About Suffering

Posted on Tuesday, November 15, 2011 in Courage, Leadership

 

Musee des Beaux Arts
W. H. Auden

About suffering they were never wrong,
The old Masters: how well they understood
Its human position: how it takes place
While someone else is eating or opening a window or just walking dully along;
How, when the aged are reverently, passionately waiting
For the miraculous birth, there always must be
Children who did not specially want it to happen, skating
On a pond at the edge of the wood:
They never forgot
That even the dreadful martyrdom must run its course
Anyhow in a corner, some untidy spot
Where the dogs go on with their doggy life and the torturer’s horse
Scratches its innocent behind on a tree.

In Breughel’s Icarus, for instance: how everything turns away
Quite leisurely from the disaster; the ploughman may
Have heard the splash, the forsaken cry,
But for him it was not an important failure; the sun shone
As it had to on the white legs disappearing into the green
Water, and the expensive delicate ship that must have seen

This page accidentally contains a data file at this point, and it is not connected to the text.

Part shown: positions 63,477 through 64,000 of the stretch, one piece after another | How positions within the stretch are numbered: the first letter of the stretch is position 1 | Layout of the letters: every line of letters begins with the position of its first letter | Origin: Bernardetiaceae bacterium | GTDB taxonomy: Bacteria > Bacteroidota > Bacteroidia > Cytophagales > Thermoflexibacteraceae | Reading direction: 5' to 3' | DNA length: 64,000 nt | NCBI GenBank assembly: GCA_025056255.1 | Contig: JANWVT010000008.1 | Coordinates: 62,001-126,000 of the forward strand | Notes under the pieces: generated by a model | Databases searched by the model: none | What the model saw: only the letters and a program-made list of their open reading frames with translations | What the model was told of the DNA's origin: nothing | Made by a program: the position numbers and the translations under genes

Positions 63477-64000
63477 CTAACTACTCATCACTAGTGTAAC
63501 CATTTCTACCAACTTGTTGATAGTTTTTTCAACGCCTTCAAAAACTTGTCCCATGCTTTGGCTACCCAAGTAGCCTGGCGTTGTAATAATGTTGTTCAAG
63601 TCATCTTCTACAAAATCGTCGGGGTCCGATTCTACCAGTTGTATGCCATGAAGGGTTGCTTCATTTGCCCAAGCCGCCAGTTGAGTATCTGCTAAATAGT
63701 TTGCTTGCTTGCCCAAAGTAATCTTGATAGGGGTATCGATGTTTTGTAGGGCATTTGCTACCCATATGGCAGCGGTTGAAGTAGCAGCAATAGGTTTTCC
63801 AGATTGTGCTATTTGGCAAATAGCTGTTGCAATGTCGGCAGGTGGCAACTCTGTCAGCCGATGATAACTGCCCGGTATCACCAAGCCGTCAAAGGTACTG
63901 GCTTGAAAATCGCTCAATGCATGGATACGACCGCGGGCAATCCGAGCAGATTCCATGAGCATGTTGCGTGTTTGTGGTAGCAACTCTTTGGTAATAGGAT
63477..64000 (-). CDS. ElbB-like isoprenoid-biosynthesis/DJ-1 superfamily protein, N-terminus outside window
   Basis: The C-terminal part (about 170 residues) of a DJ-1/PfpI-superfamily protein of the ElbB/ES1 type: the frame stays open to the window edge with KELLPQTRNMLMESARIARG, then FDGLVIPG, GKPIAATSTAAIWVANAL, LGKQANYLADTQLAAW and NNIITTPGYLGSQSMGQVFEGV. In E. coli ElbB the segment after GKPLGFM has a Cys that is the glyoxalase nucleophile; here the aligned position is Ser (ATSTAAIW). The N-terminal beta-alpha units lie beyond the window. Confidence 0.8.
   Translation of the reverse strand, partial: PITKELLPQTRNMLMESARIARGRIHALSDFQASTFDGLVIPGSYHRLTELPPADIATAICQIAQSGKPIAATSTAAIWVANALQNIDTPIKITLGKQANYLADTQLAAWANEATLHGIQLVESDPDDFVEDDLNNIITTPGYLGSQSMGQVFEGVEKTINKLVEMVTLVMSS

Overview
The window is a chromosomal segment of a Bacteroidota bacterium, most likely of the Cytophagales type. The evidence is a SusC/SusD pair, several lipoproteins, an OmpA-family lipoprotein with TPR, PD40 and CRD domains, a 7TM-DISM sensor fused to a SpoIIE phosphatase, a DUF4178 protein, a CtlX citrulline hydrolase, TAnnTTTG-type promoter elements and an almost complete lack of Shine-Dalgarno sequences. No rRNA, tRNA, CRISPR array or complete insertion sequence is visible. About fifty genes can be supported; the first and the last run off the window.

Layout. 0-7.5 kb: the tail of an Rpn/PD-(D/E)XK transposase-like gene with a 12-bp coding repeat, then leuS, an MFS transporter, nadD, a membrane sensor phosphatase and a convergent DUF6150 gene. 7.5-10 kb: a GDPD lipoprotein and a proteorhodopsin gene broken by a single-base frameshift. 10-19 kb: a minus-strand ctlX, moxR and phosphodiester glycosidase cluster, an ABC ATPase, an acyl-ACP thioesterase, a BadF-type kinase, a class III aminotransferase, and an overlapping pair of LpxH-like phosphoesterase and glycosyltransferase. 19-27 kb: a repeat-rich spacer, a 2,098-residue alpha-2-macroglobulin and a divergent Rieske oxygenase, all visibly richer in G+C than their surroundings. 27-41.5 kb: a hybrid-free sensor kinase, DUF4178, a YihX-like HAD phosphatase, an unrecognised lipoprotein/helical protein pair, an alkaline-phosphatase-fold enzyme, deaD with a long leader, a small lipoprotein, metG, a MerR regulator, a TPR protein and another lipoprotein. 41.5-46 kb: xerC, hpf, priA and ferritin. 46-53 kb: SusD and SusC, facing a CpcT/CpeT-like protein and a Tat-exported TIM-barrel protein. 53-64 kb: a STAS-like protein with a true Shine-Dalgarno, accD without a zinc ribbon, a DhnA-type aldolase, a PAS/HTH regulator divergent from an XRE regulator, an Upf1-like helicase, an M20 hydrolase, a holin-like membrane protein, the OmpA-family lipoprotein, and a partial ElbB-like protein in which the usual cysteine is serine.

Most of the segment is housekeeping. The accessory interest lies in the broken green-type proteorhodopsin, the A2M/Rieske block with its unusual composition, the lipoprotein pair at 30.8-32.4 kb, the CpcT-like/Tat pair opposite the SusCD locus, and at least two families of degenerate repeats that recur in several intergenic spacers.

Something amazing, a boy falling out of the sky,
Had somewhere to get to and sailed calmly on.

W.H. Auden wrote the above poem in December 1938 on the eve of World War II. Just last week, on November 9, was the anniversary of Kristallnacht, the night in 1938 when German Nazis coordinated a nationwide attack on Jewish homes, businesses, and synagogues.

The event was called Kristallnacht, which means, “Night of Broken Glass.” It’s generally considered the official beginning of the Holocaust. Before that night, the Nazis had killed people secretly and individually. After Kristallnacht, the Nazis felt free to persecute the Jews openly, because they knew no one would stop them.

How too often we turn away from each other’s suffering, and don’t show courage. At Penn State too many┬ápeople who were considered┬áleaders┬áturned away from the disaster. They may have heard “the forsaken cry,” but for them “it was not an important failure.” Sadly, other things were more important.

And it appears, the sexual predator continued on, though clandestinely, knowing no one would stop him.

Image by Pieter Brueghel, The Fall of Icarus

Oil-tempera, 29 inches x 44 inches. Museum of Fine Arts, Brussels.

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